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Thursday, May 26, 2022

Cash still king for most in poll post budget

Over 80 percent of people feel the government should give cash handouts instead of consumption vouchers, a survey by Democratic Party has found.
The party surveyed 632 people between March 2 and March 14, asking for views on the upcoming round of HK$10,000 electronic consumption vouchers announced in the budget last month, and 82 percent of respondents said they preferred cash to spending vouchers.

The party's spokesman for business and economic policy, Chan Po-ming, said the survey results showed that most people would like to receive cash handouts as they believe cash can help them get through these difficult times during the pandemic.

Chan said cash is more flexible than consumption vouchers since people can allocate their resources as they want to relieve their burdens amid the pandemic.

The survey also asked people whether they were satisfied with the latest budget, to which 48 percent of respondents said they were "dissatisfied" or "very dissatisfied." But some 44 percent said they were "satisfied" or "very satisfied."

About 72 percent said the budget did not support industries affected by the pandemic enough. About 23 percent was on the other side on this issue..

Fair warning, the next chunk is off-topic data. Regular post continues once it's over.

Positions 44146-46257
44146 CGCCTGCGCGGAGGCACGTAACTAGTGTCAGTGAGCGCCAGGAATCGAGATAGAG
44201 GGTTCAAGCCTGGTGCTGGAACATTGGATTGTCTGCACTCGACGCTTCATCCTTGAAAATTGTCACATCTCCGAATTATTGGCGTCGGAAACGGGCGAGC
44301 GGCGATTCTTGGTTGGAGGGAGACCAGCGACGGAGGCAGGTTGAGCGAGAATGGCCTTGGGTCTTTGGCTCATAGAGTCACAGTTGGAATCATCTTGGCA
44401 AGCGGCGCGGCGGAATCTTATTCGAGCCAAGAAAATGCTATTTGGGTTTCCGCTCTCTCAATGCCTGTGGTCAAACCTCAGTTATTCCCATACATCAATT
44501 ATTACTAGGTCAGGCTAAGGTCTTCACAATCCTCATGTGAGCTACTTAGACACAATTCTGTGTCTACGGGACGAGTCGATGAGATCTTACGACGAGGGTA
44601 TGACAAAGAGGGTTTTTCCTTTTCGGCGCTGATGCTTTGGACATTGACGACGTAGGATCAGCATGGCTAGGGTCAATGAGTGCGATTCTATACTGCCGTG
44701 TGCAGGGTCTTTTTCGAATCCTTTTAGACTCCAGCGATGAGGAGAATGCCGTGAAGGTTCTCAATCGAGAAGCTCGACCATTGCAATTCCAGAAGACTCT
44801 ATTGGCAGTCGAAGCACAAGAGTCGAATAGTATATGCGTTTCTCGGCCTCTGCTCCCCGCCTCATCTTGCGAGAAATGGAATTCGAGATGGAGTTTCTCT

Lo Kin-hei, the party's chairman, described people's responses to the budget as "pretty fair," adding that handing out cash can increase people's savings and make them feel more secure. Cash also has, unlike vouchers, no time limit.

He said the government should roll out the second phase of the vouchers in cash and increase the amount from HK$5,000 to HK$10,000, so that the public receives a total of HK$15,000 via the scheme to enhance their livelihood amid the pandemic.

Ramon Yuen Hoi-man, the party's spokesman on health policy, said that the current fifth-wave situation is severe and the consumption vouchers would encourage people to go shopping on the streets, especially when many people such as the elderly do not know how to shop online, which will only contradict the government's intention to have fewer people out and about amid the epidemic.

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